The Changing Business Climate: Partnership is the Key
by Kelly Frederick
posted on June 9, 2009
“The one message I would like to get across is partnership,” said Chris Mallett (right in photo), Corporate Vice President R&D at Cargill, at Monday’s Theme General Session “Responsive Strategies to Changing Consumer Demands and Business Climate.” Each presenter shared examples of ways in which their respective companies are adapting business platforms to better respond to the economic climate and consumers’ changing consumption patterns and preferences. Despite their different roles—food manufacturing, food retailing, and food ingredients—each presenter agreed that the business climate is changing and to meet the challenges raised by this change every company involved in the food industry needs to partner more closely with each other. So, what is causing this change? Consumers and the environment they live in are forcing a change in the way food companies do business.
Food Quality & Safety
Recent foodborne illness outbreaks have taken a toll on the entire food industry, because the safety and quality of food has moved to the forefront in the consumers’ minds. Christine Summers (center in photo), Director of Food Safety and Quality Assurance at Costco Wholesale, discussed the stringent food safety and quality program that CostCo has in place to ensure its products are meeting consumers’ demands. The program includes extensive safety training for all employees handling food products; a safety operations team; internal and third party food safety audits; and quality assurance testing via in-house labs and third party testing. Chris Mallett, Corporate Vice President R&D at Cargill, Inc., sees partnership as an integral aspect of ensuring food safety, especially when doing business globally. Working closely with suppliers—in Cargill’s case, raw material suppliers—enables the establishment of consistent global standards so that food safety is carried out on all levels of production. Mallett concurred that companies must “be mindful that the supply chain remains integral to food safety.”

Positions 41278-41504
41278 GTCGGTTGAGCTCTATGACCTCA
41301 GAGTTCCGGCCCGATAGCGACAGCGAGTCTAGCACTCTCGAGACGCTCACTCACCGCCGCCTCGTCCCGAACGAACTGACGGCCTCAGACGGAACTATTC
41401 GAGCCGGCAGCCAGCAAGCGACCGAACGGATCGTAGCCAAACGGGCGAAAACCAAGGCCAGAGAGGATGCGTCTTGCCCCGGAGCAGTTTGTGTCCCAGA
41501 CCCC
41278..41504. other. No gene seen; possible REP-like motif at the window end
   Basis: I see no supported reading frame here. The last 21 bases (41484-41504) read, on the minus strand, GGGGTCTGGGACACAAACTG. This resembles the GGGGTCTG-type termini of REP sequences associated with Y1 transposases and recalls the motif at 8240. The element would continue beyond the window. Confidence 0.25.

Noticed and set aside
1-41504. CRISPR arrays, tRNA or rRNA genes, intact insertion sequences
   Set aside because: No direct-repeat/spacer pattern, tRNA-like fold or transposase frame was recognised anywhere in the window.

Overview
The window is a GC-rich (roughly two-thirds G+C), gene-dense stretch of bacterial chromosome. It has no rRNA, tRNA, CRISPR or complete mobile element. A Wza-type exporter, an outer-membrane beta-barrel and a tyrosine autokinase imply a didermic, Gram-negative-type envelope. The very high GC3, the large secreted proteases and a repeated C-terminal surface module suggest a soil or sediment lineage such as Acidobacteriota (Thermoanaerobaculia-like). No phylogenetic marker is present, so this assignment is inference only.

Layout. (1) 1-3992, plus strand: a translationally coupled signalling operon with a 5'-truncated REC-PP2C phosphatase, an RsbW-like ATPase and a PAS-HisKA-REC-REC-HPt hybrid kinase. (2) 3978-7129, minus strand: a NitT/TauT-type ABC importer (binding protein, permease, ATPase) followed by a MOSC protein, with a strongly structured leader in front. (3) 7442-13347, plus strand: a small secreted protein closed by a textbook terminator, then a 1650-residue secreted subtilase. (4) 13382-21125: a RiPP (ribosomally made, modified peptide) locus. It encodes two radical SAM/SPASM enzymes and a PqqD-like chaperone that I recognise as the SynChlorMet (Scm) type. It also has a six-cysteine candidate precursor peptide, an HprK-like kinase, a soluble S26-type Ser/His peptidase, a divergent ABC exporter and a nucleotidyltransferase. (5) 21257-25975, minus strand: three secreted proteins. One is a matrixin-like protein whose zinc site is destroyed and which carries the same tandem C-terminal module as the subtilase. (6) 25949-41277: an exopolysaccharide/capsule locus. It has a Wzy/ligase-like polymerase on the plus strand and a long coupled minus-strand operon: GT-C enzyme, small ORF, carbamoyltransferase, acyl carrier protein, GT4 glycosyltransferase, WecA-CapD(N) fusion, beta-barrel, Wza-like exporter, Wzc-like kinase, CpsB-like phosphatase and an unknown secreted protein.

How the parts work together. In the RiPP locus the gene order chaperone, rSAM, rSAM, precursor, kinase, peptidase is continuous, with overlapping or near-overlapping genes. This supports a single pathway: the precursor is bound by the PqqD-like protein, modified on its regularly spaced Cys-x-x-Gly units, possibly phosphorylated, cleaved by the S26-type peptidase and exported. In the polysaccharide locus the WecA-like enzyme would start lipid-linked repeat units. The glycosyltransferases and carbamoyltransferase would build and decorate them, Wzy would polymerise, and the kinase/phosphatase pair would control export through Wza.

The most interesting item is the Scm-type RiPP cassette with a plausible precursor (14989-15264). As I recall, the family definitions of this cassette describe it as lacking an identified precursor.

For consumers, healthy foods equate to food quality. Stephan Habif (left in photo), Vice President R&D North America at Unilever, explained that the company’s eight vitality life goals are based on consumer life goals and include helping consumers be healthier and live longer lives. To meet this goal, Unilever has worked on lowering salt, sugar, and trans fatty acids in its food products. In fact, from 2005 through 2008, the company removed 9,000 tonnes of salt from their products.
In Mallett’s presentation he explained that “corporate image and sustainability are becoming increasingly more important” to consumers. For Unilever, sustainability is measured on four fronts: water, waste, greenhouse gases, and sustainable sourcing. In addition, the company examines the total life cycle of a product, from sourcing of the raw materials to a consumer’s use and disposal, in order to measure sustainability. For example, through research Unilever realized that in its food production the most water is used to grow the crops that produce the food ingredients. Partnering with their suppliers is key to tackling this problem and finding ways to reduce the water usage.
According to Summers, Costco is committed to sustainability and says it has a “responsibility to the communities to leave them better than when we [CostCo] got there.” CostCo does this by looking at sustainability from a three prong approach: economical, environmental, and social. Today’s consumers are looking for more than quality food products, they expect the company to take an active role in maintaining and improving the environment in which we live. And, as Summers stated, if a company “stays the course and does what it knows is right, consumers will reward you by coming back.” And Habif agreed, stating that companies will “do well by doing good.” Each speaker explained that sustainability practices can be improved upon by working with the supply chain. For example, CostCo worked within its supply chain to change the size of its cashews container, thus enabling it to go from 288 units on a pallet to 432 units per pallet. This drastically lowered the amount of truckloads needed, thereby cutting down on carbon emissions.
Overall, it is becoming clear that consumers are beginning to make purchasing decisions based on the entire company’s image rather than just the food it produces. And to succeed in such an environment the session speakers made it clear that partnerships and communication within the supply chain is crucial. Ending the session, Mallett brought the point home by saying, “We fail together and we succeed together.”